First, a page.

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Cues from the Coach: Avoid Writer Intrusion

“Writer intrusion? That’s ridiculous! It’s my work – I can’t intrude on it.”

Really? If you’re an author of first-person fiction, or if you’re an expert penning a nonfiction book in your field, you may be right. But if you’re a third-person fiction writer, you can literally sabotage your chances for success with writer intrusion.

What is writer (author) intrusion? When you inject into your story an opinion that doesn’t quite fit the scene or the character(s), you have intruded on your story. Now if the thought or idea is a natural and likely expression of one of your characters as you have developed him or her, it might work. But if that’s not the case, you would do yourself (and your readers) a favor by leaving it out. Also, writer comments and blatant hints of what’s to come pull the reader out of your story and undermine the elements of suspense and surprise. Another example of intrusion is the writer as narrator; the reader “listens” to the story from a distance rather than stepping into a scene and walking beside the character of choice. (This often occurs in omniscient point of view.) Common in Victorian and gothic literature of yesteryear, writer intrusion does not appeal to many of today’s readers, even in its more subtle forms. Let’s look at some examples:

Mary inserted the key in the lock and turned it. The tumblers clicked. She twisted the handle. Little did she know what awaited her behind the large white door. Bye-bye surprise.

Jason stepped out of the bedroom. Pausing, he adjusted his tie and then walked out of the apartment. He looked more handsome than ever in his new black suit. In whose opinion? The author’s?
“I’m so sorry to hear about the death of your father, Laura. You must be devastated. By the way, did you know the debate between the gubernatorial candidates has been postponed until Friday? I’m so disappointed. I wanted to hear verbatim where they stand on the nuclear power project, but I have another meeting on Friday evening. I know your dad would have had a lot to say about this.”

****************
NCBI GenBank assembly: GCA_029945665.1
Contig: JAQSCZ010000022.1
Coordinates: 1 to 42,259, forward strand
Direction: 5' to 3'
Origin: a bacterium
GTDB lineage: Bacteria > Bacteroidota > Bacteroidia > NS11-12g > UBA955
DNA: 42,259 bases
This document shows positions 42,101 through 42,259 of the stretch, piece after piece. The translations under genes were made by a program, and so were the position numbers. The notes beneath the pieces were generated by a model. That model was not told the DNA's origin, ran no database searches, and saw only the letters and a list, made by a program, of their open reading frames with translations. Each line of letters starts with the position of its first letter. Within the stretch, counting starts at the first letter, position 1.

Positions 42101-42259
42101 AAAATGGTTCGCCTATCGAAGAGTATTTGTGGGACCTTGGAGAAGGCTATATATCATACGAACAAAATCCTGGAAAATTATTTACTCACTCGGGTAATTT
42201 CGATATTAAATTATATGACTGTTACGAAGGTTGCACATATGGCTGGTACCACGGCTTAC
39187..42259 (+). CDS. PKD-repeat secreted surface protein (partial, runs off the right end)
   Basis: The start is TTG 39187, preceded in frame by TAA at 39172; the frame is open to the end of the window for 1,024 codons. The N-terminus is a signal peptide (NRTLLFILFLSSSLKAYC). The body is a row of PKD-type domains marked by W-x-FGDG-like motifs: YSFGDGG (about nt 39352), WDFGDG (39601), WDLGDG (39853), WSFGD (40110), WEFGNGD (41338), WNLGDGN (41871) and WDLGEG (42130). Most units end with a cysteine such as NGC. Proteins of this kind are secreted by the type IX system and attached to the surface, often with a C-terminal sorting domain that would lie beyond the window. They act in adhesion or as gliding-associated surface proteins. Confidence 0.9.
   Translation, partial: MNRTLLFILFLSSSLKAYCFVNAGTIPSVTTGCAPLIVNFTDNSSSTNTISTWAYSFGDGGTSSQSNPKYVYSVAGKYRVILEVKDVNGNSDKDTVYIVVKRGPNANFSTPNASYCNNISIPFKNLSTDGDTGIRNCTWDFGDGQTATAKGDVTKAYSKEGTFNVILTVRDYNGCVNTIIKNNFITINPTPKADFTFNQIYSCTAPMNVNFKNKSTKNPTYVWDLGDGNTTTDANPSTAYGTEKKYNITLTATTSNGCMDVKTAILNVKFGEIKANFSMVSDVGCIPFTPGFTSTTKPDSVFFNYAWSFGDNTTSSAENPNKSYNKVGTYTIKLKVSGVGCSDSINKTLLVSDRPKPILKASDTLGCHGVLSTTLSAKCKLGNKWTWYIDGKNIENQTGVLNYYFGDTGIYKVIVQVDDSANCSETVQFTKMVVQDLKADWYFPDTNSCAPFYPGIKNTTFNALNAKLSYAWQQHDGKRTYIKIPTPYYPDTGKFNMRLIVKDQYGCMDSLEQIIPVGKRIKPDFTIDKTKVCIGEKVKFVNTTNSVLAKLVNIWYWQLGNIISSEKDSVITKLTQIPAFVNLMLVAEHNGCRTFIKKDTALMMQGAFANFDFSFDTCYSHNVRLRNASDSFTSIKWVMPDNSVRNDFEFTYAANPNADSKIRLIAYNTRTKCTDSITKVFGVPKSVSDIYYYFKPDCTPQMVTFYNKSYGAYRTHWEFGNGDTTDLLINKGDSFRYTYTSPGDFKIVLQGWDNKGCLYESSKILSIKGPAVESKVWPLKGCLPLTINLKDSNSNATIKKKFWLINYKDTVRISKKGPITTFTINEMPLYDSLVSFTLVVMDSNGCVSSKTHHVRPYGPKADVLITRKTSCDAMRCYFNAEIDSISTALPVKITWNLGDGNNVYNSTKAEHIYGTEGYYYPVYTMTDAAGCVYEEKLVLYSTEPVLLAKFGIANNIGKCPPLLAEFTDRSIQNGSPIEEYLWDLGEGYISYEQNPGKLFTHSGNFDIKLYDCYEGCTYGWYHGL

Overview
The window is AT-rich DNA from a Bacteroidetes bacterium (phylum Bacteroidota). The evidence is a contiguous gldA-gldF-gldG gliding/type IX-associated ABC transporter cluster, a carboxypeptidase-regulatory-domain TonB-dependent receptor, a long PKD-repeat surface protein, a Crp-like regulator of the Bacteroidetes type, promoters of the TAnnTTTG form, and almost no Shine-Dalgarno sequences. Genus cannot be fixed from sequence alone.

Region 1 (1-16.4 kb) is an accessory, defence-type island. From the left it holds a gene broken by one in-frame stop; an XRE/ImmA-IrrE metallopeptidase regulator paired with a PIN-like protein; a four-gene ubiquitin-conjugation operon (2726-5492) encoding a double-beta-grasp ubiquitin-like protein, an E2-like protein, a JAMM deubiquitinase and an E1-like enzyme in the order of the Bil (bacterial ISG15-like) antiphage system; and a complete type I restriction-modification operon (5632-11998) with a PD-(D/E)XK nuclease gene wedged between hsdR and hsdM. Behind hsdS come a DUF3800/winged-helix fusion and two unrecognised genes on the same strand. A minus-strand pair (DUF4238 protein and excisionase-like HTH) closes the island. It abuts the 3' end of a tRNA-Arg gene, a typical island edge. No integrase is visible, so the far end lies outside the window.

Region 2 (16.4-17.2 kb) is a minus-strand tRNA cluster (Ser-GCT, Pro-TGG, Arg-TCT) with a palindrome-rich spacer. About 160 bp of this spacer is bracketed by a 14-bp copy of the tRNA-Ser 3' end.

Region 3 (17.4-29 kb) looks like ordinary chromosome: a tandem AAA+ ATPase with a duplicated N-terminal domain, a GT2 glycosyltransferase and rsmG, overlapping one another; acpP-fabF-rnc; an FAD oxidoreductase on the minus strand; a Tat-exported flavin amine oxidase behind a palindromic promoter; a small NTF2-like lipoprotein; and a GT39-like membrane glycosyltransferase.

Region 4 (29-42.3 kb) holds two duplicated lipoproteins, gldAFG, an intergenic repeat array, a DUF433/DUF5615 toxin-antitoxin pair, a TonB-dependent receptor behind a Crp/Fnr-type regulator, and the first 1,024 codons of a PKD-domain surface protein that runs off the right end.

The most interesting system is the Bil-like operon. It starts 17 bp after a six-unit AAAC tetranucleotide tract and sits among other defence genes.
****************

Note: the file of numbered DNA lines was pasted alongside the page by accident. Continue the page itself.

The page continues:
“My dad didn’t have anything to say about anything. He died of Alzheimer’s disease.”

“Yes, but . . .” Where did this come from? Sounds like we’re being set up to hear the author’s view on nuclear power and the environment—or something of that nature—which has absolutely nothing to do with the story. And the thoughtlessness of the character in imposing his/her (the author’s) views on the grieving woman will not go over well with most readers.

Staying true to your story means staying out of it . . . unless your opinions coincide with those of a given character, and expressing them through that character moves the story forward and flows seamlessly into its natural progression. Editorializing, making side comments, inserting inappropriate opinion/dialogue via a character, adding information dumps, and moralizing outside the confines a character’s personality will annoy your readers, perhaps even to the point of causing them to walk away from your book.

A lot of information can become a natural part of a story with some forethought and careful planning on the part of the author. How do you include material that you feel is vital to your story without resorting to writer intrusion?
Linda Lane and her team edit books of several genres — both fiction and nonfiction — as well as other written marketing and scholastic material. She is currently updating her writing workshops to make them even more effective, and she's developing editing workshops for those who want to hone their skills in this area to better serve the myriad writers who now self- and independently publish their works. You can reach her through

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  1. Ah, one of my pet peeves. I'm teaching a dialogue class over at Savvy Authors this month, and this topic comes up (maid/butler or AYKB speech) as well as in the other facets of dialogue. As a matter of fact, that's what I've been teaching this week.

    Omniscient POV rarely works for me. I like mystery. Don't tell me something the character can't know.